The mysterious event seems to serve, on the one hand, as the reason behind Adrià’s running away at the behest of a 17-year-old friend to see if they can make it to the front lines of the war and, on the other, as the motor for the novel, which hums along like a train at full speed ahead, every so often, slamming on the brakes only to reveal a hazy fog with seemingly nothing behind it. The screeching halts are unanticipated and come one by one. The first comes just pages later, when Adrià chances on a man suspended from a tree, in the act of hanging himself. He cuts the rope and the man comes crashing down, still alive, before turning the tables on him: “Why did you cut the rope?” he asks, “with a husky voice that seemed to come from beyond the grave.” Another halting scene goes so far as to give the reader a blood-in-the-mouth aftertaste when Adrià, like the Lazarillo of the story five centuries before him, is beaten like a defenseless fish for supposedly stealing a piece of ham. But perhaps the most arresting moment comes when the young Adrià is bequeathed all the possessions of a dead man he had only known for a short while. The man’s only request: to destroy all of his papers, just in case. (Looting remainders and finding people guilty by association was a feature of the Francoist modus operandi.) Each scene requires a not insignificant degree of suspension of disbelief, the combination of violent imagery and unlikely outcome propelling our narrator, like a ragdoll, into the next scene.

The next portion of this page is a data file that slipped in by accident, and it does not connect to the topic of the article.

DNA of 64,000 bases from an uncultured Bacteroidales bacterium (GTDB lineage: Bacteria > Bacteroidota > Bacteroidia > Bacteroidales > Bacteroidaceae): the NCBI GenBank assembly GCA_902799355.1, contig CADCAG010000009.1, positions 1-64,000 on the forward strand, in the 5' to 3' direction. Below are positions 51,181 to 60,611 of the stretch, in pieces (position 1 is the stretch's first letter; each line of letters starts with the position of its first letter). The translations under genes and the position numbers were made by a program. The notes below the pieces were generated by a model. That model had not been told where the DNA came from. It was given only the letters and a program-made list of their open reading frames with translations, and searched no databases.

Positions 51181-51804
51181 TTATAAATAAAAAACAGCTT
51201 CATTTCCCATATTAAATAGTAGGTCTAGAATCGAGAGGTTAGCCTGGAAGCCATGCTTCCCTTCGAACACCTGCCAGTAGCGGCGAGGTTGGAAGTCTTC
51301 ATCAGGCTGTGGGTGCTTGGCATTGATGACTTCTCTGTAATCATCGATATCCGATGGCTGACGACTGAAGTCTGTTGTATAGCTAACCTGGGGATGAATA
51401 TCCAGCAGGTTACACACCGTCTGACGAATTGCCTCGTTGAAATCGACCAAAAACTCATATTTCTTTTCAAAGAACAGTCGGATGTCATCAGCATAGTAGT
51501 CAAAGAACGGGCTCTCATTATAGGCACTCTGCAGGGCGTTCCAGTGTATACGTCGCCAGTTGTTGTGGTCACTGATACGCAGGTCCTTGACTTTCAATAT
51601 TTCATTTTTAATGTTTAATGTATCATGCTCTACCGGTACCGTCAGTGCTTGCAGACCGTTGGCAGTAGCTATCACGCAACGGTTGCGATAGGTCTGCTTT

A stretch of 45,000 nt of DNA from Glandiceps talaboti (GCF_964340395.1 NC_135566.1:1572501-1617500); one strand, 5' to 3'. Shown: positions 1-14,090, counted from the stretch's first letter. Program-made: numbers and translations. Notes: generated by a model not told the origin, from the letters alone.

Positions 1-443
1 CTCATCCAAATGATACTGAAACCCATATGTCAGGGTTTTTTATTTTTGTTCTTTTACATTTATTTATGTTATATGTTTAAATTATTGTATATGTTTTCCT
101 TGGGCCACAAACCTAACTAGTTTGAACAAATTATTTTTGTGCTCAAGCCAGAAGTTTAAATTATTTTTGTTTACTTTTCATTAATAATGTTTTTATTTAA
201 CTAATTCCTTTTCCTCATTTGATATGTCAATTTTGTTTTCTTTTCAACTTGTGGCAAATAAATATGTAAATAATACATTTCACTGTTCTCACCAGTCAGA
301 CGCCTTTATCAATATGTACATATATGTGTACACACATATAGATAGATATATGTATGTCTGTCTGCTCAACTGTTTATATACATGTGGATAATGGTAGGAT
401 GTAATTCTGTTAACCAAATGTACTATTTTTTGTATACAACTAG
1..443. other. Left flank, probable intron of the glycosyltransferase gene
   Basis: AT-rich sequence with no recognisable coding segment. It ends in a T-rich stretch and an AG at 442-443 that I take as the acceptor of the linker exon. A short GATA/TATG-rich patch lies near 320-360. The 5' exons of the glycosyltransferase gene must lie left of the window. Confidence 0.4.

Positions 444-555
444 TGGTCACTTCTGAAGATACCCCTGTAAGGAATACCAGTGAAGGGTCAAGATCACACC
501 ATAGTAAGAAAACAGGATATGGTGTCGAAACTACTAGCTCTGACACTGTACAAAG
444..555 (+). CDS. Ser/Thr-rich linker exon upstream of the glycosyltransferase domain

As the narrative moves — in several directions at once — and the story’s totality comes into focus, the events counterintuitively take on the form of outlines rather than full-bodied images, receptacles for the reader who might stumble upon an errant line or metaphor that reminds one of one’s own memories of the Francoist past. A pastor at one point tells Adrià, “They say we are at war, that brothers are killing brothers, but here the God of grass and trees, sky and fog, water and rock continues to bless tender-hearted men.” I have intuited over the years from visiting Spain that such was the attitude of my mother’s village, nestled in the pastoral countryside Antonio Machado lyricized in Campos de Castilla. Like in Rodoreda’s Catalan villages, life in Castile’s little towns was simple, though difficult, and politics always seemed to make things unnecessarily complicated. As they had done since the 16th century, when they called themselves comuneros and became the protagonists of what one historian called “the first modern revolution,” Castilians adopted a position that conveniently fit hand-in-glove with Franco’s regime: they lived in as much fear of their rulers as they did of God.